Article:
We propose a lightweight deep convolutional neural network (lCNN) to estimate cosmological parameters from simulated three-dimensional DM halo distributions and associated statistics. The training dataset comprises 2000 realizations of a cubic box with a side length of 1000 $h^{-1}{\rm Mpc}$, and interpolated over a cubic grid of $300^3$ voxels, with each simulation produced using $512^3$ DM particles and $512^3$ neutrinos . Under the flat $\Lambda$CDM model, simulations vary standard six cosmological parameters including $\Omega_m$, $\Omega_b$, $h$, $n_s$, $\sigma_8$, $w$, along with the neutrino mass sum, $M_\nu$. We find that: 1) within the framework of lCNN, extracting large-scale structure information is more efficient from the halo density field compared to relying on the statistical quantities including the power spectrum, the two-point correlation function, and the coefficients from wavelet scattering transform; 2) combining the halo density field with its Fourier transformed counterpart enhances predictions, while augmenting the training dataset with measured statistics further improves performance; 3) achieving high accuracy in inferring $\Omega_m$, $h$, $n_s$, and $\sigma_8$ by the neural network model, while being inefficient in predicting $\Omega_b$,$M_\nu$ and $w$; 4) compared to the simple random forest network trained with three statistical quantities, lCNN yields unbiased estimations with reduced statistical errors: approximately 33.3\% for $\Omega_m$, 20.0\% for $h$, 8.3\% for $n_s$, and 40.0\% for $\sigma_8$. Our study emphasizes this lCNN-based novel approach in extracting large-scale structure information and estimating cosmological parameters.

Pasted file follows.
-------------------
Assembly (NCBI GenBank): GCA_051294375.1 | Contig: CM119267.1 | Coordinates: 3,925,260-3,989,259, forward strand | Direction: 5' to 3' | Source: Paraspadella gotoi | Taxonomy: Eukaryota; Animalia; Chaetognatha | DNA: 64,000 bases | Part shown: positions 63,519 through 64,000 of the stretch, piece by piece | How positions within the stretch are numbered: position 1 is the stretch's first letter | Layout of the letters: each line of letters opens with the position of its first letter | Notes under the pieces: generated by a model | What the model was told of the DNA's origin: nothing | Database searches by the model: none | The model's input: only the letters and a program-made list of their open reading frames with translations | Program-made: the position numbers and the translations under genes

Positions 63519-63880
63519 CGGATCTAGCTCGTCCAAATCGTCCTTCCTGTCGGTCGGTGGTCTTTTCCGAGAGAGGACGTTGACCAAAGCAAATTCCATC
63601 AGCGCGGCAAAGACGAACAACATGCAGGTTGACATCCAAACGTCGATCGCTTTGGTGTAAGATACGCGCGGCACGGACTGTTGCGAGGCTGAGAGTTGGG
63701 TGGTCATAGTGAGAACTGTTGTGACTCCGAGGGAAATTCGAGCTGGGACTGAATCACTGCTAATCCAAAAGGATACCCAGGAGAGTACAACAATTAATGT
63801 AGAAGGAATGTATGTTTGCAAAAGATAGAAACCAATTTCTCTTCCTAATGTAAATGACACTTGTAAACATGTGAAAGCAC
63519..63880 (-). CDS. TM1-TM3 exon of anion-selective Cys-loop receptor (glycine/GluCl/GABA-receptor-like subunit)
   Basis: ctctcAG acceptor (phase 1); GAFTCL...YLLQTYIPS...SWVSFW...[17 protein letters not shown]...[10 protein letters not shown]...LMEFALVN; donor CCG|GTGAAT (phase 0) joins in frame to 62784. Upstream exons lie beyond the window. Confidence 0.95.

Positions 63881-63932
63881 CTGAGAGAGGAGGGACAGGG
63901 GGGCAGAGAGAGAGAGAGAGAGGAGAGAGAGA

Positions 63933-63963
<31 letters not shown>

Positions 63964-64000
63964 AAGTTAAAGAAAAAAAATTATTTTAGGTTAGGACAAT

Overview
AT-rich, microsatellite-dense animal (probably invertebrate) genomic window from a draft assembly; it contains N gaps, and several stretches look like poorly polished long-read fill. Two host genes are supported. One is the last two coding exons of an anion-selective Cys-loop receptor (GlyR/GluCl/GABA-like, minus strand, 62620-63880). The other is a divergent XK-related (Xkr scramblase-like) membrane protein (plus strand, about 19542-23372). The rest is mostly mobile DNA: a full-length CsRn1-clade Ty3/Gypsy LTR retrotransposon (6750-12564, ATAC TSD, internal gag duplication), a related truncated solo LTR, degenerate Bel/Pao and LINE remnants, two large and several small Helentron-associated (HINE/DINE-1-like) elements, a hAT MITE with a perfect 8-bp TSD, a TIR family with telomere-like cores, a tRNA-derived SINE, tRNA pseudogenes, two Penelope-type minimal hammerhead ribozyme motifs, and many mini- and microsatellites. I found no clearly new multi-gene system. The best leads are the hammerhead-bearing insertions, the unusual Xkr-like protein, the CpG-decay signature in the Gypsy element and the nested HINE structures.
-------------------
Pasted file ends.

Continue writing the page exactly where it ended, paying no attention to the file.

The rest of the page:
Pierrick Verwilghen, Eric Emsellem, Florent Renaud, Milena Valentini, Jiayi Sun, Sarah Jeffreson, Ralf S. Klessen, Mattia C. Sormani, Ashley. T. Barnes, Klaus Dolag, Kathryn Grasha, Fu-Heng Liang, Sharon Meidt, Justus Neumann, Miguel Querejeta, Eva Schinnerer, Thomas G. Williams

22 pages, 17 figures

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Paper 65 — arXiv:2404.09791
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Paper 65 — arXiv:2404.09791